Well that was a Canada Day to remember. Or to forget.
No public fireworks display. No big party. For many of us a day to celebrate something, anything even, actually would have been what the doctor ordered. For some, however, there was nothing to celebrate at.
Families did gather for celebrations on July 1, and with somewhat expanded bubbles, many joined with friends, too.
The COVID-19 pandemic has paralyzed some aspects of our lives, temporarily and permanently transformed others, and it has shifted our perspectives on a great many things.
As if trying to deal with the financial and health ramifications of the novel coronavirus wasn’t enough, we are all now facing the reality of taking a long, hard look at systemic racism in society and in our institutions.
Two giant subjects thrust upon us at the same time.
It’s easy to feel smug as a Canadian when one puts on a nationalist lens and sees how badly many U.S. states have done to (not) deal with COVID-19 in a culture of misinformation and denial. Then there is the treatment of minorities at the hands of some police in America.
So you think cops in Toronto have a problem with racism? You think Quebec’s pandemic response was bad? Take a look at Minneapolis or New York City on the former. And New York State and Texas on the latter.
But none of this is a competition and relativism is a risky game. We’ve had our own missteps in Canada, and we had a tragic lack of preparedness nationwide for this pandemic, according to some experts.
Sandy Buchman, president of the Canadian Medical Association said the country should have been better prepared and he made it clear recently in a number of media interviews that Canada had “not planned appropriately over time.”
A lack of a timely and co-ordinated response exacerbated the crisis, and continues to do so here in Canada. Yet Canadians can be easily distracted by POTUS Tweets, and clips of him complaining that too much testing was leading to too many cases.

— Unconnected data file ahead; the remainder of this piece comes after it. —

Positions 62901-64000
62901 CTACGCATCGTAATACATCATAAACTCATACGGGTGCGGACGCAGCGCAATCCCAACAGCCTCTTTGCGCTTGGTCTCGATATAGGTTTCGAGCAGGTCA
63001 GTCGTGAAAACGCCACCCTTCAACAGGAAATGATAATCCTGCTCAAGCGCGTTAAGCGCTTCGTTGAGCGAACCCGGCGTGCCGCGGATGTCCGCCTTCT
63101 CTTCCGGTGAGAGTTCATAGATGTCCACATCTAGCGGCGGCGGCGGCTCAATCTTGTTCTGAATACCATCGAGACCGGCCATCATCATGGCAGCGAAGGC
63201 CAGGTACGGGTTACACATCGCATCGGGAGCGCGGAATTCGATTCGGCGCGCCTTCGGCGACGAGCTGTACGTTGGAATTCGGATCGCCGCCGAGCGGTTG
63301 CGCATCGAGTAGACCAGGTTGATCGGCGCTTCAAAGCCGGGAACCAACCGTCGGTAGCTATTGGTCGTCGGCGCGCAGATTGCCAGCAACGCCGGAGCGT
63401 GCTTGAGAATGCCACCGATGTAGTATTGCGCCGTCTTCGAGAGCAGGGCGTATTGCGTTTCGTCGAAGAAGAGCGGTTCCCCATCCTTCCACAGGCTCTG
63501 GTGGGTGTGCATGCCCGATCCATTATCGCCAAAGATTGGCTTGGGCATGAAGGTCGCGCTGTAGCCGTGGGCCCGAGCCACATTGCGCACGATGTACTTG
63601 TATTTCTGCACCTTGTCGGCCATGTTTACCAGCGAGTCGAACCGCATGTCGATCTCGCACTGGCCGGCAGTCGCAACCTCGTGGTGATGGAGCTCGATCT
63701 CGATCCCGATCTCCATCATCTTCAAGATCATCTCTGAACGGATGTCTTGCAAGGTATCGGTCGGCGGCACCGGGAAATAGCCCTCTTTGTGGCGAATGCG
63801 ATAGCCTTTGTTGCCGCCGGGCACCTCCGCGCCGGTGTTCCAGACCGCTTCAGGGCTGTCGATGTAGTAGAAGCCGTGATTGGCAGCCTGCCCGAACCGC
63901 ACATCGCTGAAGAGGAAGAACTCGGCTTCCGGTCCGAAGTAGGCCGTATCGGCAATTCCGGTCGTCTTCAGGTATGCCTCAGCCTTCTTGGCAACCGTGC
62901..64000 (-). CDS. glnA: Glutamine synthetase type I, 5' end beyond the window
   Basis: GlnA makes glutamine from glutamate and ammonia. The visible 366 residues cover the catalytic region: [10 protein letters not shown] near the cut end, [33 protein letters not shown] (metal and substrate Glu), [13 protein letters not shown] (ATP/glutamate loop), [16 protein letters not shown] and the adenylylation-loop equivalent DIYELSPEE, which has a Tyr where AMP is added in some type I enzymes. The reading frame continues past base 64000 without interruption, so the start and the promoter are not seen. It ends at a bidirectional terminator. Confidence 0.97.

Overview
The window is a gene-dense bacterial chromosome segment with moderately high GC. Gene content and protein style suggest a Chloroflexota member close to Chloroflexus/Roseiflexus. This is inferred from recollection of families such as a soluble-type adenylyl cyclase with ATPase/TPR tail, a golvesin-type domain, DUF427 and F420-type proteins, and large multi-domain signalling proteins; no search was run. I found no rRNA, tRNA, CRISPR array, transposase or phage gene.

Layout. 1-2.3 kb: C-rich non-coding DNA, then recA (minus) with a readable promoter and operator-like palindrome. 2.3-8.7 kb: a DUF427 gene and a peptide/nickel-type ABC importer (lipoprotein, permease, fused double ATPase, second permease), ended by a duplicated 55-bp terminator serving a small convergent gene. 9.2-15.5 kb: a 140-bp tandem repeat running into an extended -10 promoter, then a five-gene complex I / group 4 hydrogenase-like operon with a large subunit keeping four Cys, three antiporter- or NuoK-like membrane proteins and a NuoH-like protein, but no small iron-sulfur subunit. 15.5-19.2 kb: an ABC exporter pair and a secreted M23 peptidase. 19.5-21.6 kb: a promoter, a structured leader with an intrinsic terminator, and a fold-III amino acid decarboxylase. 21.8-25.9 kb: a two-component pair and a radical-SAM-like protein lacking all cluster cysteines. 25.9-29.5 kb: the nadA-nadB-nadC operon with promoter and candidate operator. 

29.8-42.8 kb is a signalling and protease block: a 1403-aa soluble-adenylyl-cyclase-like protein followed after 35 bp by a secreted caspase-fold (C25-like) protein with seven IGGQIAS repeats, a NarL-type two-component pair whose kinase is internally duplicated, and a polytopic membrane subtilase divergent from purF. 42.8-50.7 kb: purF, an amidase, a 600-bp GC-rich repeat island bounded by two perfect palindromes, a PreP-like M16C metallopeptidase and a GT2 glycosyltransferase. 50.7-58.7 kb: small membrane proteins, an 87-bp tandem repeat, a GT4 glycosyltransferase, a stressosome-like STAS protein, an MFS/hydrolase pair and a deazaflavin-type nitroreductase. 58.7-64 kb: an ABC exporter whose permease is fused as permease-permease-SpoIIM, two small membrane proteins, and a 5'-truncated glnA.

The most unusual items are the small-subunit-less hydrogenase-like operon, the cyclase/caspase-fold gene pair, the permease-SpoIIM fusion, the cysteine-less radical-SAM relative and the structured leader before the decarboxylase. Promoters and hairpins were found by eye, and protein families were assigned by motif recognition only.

On racism, it’s too easy to look south of the border and put your face in your palm. But every day right here in Canada on the streets and in hospitals and courtrooms and homeless shelters we see the legacy of the genocidal residential school system where the nation attempted, nearly successfully, to culturally erase the Indigenous population of this beautiful land, the land that those of use who are not Indigenous call Canada.
On the topic of COVID-19 in Canada, with a Libertarian lens, every government intervention feels like an attack on deeply held beliefs, even if the reason is to protect the most vulnerable.
On systemic racism in policing, that is a matter hotly up for debate to be sure, but that it is a debate at all is troubling.
Clearly we are doing better in Canada than they are in the U.S. on these subjects. Even the otherwise bombastic Ontario Premier Doug Ford has been almost statesmanlike as he has responded to the crisis in a way that has shocked his critics.
Politicians from opposition parties at the federal and provincial level here in B.C. have been similarly measured and mature, rarely looking to score cheap political points as the Trudeau Liberals in Ottawa and the Horgan New Democrats in Victoria do what they can to implement the recommendations by experts in public health to prevent our communities from serious infection levels as we have seen, and are still seeing, in other parts of the world.
The Conservatives in Ottawa and the BC Liberals may be increasingly critical of government, but that is their mandated role, and they have been uniquely Canadian in their restraint as those in power struggle with a pandemic the world hasn’t seen in 100 years.
It is pretty great to be Canadian and it can be agonizing to see some of the behaviour that goes on south of the border.
But we aren’t perfect, we shouldn’t be smug, we can always strive to be better.
Moving past Canada Day, let’s just say the cup is half full and, hopefully, we’ll see you on Canada Day 2021.
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